April 01, 2011 — Croal Gables — In a ceremony that honored their outstanding academic achievements and stellar service to the University, the Faculty Senate on March 29 honored Charles S. Carver, Richard J. Thurer, and Steven G. Ullmann, three UM faculty members who represent more than a century of institutional knowledge and experience.
Calling himself a “journeyman thoracic surgeon,” Miller School physician Richard J. Thurer stood at the podium inside the University of Miami’s Storer Auditorium and recounted some of the high points of his almost four decades of service to the institution, from teaching students to sitting on various medical school committees.
But of all Thurer’s recollections, it was his memories of service on the Faculty Senate for which he reserved some of his most esteemed remarks.
“Service on the Senate broadened my acquaintances across the University and made me realize the extraordinary number of individuals who have made this University what it has become,” said Thurer, the B. and Donald Carlin Professor of Thoracic Surgical Oncology at the Miller School.
On Tuesday, the Faculty Senate on which Thurer served for 13 years bestowed on him one its highest honors: the James W. McLamore Outstanding Service Award.
Established in 1987 and named after the co-founder of Burger King and former chair of the UM Board of Trustees, the award recognizes a member of the University community who has gone above and beyond the call of duty in service to the institution.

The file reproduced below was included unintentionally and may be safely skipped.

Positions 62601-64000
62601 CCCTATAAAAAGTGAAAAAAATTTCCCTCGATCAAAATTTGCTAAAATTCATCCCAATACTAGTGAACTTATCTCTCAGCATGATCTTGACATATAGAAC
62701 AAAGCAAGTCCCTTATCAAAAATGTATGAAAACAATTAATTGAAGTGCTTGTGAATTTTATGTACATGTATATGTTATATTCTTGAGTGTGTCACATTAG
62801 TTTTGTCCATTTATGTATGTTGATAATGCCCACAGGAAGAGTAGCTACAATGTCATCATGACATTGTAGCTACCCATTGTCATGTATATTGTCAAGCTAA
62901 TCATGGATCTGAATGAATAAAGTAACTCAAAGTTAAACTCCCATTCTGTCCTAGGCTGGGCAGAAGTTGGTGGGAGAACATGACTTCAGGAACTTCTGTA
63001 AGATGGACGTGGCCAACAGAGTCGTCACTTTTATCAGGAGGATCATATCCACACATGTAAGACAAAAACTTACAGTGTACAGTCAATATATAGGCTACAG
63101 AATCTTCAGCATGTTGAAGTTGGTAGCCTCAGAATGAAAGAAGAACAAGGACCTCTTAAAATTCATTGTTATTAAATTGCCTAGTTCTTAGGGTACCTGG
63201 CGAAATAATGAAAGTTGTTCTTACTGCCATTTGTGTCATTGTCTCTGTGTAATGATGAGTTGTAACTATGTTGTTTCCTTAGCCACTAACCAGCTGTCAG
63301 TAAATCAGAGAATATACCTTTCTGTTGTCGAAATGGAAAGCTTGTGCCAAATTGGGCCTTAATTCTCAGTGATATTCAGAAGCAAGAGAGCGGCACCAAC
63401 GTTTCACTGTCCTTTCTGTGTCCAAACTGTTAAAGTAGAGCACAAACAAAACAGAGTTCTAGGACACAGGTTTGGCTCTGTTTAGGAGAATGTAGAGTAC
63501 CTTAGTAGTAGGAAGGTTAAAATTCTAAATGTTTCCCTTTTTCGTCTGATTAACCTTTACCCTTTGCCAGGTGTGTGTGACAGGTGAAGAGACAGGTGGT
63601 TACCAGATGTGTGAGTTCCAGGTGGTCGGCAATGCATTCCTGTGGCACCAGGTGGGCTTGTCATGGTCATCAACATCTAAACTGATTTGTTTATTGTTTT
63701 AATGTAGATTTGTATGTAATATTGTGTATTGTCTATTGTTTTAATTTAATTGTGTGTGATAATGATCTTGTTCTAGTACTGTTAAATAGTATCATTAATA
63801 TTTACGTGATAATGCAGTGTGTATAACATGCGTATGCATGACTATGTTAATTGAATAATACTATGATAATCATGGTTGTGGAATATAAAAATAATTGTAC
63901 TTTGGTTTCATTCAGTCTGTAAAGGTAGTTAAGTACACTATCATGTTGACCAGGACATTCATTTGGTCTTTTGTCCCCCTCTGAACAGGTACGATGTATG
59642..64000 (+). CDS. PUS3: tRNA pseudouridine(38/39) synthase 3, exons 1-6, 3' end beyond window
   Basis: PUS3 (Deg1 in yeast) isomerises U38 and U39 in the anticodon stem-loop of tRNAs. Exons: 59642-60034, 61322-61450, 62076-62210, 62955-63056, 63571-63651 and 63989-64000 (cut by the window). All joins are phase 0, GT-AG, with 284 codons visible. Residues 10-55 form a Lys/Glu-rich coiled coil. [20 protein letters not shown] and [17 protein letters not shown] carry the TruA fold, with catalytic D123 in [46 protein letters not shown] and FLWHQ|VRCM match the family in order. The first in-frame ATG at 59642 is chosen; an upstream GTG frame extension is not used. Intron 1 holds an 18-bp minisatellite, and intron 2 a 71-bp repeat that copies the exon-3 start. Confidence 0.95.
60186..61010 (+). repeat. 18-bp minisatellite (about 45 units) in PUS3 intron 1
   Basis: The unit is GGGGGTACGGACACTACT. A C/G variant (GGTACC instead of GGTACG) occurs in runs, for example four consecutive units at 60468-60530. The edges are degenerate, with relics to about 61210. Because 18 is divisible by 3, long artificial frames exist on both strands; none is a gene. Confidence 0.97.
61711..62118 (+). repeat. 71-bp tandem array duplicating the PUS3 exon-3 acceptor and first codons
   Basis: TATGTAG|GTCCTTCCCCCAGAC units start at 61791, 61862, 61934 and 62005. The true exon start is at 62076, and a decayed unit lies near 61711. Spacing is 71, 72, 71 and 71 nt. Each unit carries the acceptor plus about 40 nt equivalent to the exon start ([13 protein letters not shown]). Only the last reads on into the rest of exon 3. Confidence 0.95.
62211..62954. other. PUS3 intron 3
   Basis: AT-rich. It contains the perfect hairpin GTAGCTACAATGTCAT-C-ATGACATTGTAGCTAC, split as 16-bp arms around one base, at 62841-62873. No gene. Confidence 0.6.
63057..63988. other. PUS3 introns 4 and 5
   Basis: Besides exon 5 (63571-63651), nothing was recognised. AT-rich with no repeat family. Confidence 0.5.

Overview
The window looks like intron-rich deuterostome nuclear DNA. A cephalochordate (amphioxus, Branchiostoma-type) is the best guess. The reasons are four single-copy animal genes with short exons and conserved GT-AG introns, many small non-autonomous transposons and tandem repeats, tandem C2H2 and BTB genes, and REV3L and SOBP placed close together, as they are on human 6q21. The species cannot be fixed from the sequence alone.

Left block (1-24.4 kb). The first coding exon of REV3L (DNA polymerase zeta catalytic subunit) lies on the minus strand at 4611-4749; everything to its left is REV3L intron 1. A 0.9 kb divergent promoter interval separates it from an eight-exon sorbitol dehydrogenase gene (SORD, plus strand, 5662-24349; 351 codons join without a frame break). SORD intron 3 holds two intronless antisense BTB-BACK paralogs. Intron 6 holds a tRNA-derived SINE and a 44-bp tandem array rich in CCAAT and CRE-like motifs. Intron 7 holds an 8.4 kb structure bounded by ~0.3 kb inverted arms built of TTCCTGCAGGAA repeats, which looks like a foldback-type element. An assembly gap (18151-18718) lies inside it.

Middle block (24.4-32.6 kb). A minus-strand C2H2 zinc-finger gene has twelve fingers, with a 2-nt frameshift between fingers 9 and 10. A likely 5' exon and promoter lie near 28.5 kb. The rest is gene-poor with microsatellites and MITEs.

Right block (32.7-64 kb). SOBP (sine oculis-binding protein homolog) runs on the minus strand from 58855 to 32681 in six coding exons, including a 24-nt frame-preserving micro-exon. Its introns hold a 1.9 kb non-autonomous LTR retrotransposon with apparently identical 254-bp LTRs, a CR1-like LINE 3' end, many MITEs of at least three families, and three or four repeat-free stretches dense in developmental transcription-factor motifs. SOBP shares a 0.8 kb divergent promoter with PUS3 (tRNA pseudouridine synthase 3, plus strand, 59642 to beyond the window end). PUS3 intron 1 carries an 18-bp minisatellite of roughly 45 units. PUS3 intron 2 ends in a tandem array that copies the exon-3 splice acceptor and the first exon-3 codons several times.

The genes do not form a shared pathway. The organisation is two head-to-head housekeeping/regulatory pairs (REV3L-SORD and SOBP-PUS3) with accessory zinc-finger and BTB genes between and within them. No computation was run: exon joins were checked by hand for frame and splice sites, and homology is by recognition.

“The living embodiment of extraordinary service” is how Sanjoy Bhattacharya, associate professor of ophthalmology, described Thurer. Bhattacharya introduced Thurer at the ceremony, telling an audience of several faculty members, deans, and administrators that Thurer always “chooses his words very wisely.”
In addition to his service on the Senate, Thurer served the Miller School Faculty Council as a member, speaker, and chair of various committees. In 2005 he was named senior associate dean for faculty affairs, and in 2010 became ombudsman, a role many said is fitting because of his quality of listening carefully to his colleagues and providing wise, thoughtful advice.
“Over the years, I’ve basically thought of myself as a journeyman thoracic surgeon, showing up to take care of patients, to teach residents, and do a small part in trying to collaborate to advance ideas. I’ve become convinced that what success I may have achieved is largely the result of showing up. It was Woody Allen who said that 80 percent of success is showing up. I agree. It may be even 90 percent if you show up on time,” Thurer said, eliciting a few chuckles from audience members, including his wife of 45 years, Penny.
“I think it’s well-deserved,” she said of her husband’s award. “He’s put so much into the University over the years. He cares deeply.” The couple met on a blind date in New York in 1965.
“He’s always been older and wiser,” said Robert Thurer, who said he was greatly influenced by his brother, following in his footsteps and becoming a thoracic surgeon himself. “I thought it was interesting how he was characterized as being calm, which is very much the way he is.”